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Here’s Why Bitcoin Won’t Be A Global Reserve Currency

by Jajce d Muckic

Earlier this year, we’ve been speculating what role will Bitcoin play in the future. Where do we see it going? How is it going to affect the finance world? Is its value going to drop to nothing at all? One major thing that drew our attention is the possibility of Bitcoin to become the new global reserve currency. There’s been a lot of talk about that lately and our hopes for Bitcoin grew.

However, earlier this month, an interesting article from Noelle Acheson came up. It originally appeared in a CoinDesk’s free newsletter for institutional investors and it features some interesting statements. In short, it explains why we shouldn’t expect the Bitcoin to become a global reserve currency. Let’s start with some definitions.


A global reserve currency, as defined by Wikipedia, is a currency that is held in significant quantities by governments and institutions as part of their foreign exchange reserves. It is typically used in international transactions, international investments, and all aspects of the global economy.

The British pound was the first world’s dominant currency that wasn’t a precious metal. After the pound, the US dollar emerged as a truly dominant currency in the1920s. The rise of the European currency Euro was anticipated, but then thanks to all of the changes and crisis the European Union has been going through, the US dollar is not being challenged by euro, but by the Chinese Yuan. To do some conversions between currencies, visit Mconvert. While everything is experiencing changes and doesn’t seem to be stable, we turn to Bitcoin.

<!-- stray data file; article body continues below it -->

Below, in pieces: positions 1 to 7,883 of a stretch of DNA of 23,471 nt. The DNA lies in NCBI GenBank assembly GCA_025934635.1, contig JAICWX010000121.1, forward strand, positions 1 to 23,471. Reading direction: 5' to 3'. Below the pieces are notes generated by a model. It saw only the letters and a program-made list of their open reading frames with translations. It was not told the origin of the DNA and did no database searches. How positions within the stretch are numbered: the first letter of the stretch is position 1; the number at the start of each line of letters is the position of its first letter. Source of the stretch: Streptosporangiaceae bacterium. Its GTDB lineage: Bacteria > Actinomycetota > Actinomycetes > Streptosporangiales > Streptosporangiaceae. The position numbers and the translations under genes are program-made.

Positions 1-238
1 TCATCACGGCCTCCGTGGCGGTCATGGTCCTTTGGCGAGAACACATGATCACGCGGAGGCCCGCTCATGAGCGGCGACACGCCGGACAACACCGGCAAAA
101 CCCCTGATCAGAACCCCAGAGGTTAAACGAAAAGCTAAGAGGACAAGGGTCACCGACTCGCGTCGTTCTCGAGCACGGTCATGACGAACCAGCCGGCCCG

US dollar held its first place for around100 years, but all that is about to change as its share of foreign reserves is over 60 percent, while the weight of the US economy in global output has fallen to less than 25 percent, says Noell e Acheson in the article written for CoinDesk.


Global reserve currency is easy to borrow in international markets but it also takes away the power to influence the domestic economy.

Having Bitcoin as a global reserve currency may sound reasonable at first as it’s a sovereign-free and algorithm-based and as such we can expect it to be more stable, right?

Well, not really. A global currency has to have a flexible supply. As Noelle Acheson explains:” The limits on the amount of gold banks could hold was one of the main reasons the gold standard didn’t work – economic growth outstripped the supply of gold-backed money, and the inevitable scramble to overcome this limitation led to destabilization.“


On the other hand, bitcoin is volatile, erratic meaning it isn’t a good fit as a universal settlement token for trading contracts. Sure, the current system isn’t perfect and since the politicization of currency isn’t such a secret anymore meaning we’d have to resort to extreme measures. SDR was proposed as a new global reserve currency. The futures and stability of other, important world’s currencies such as the euro, the Chinese renminbi, and the British pound are highly unpredictable.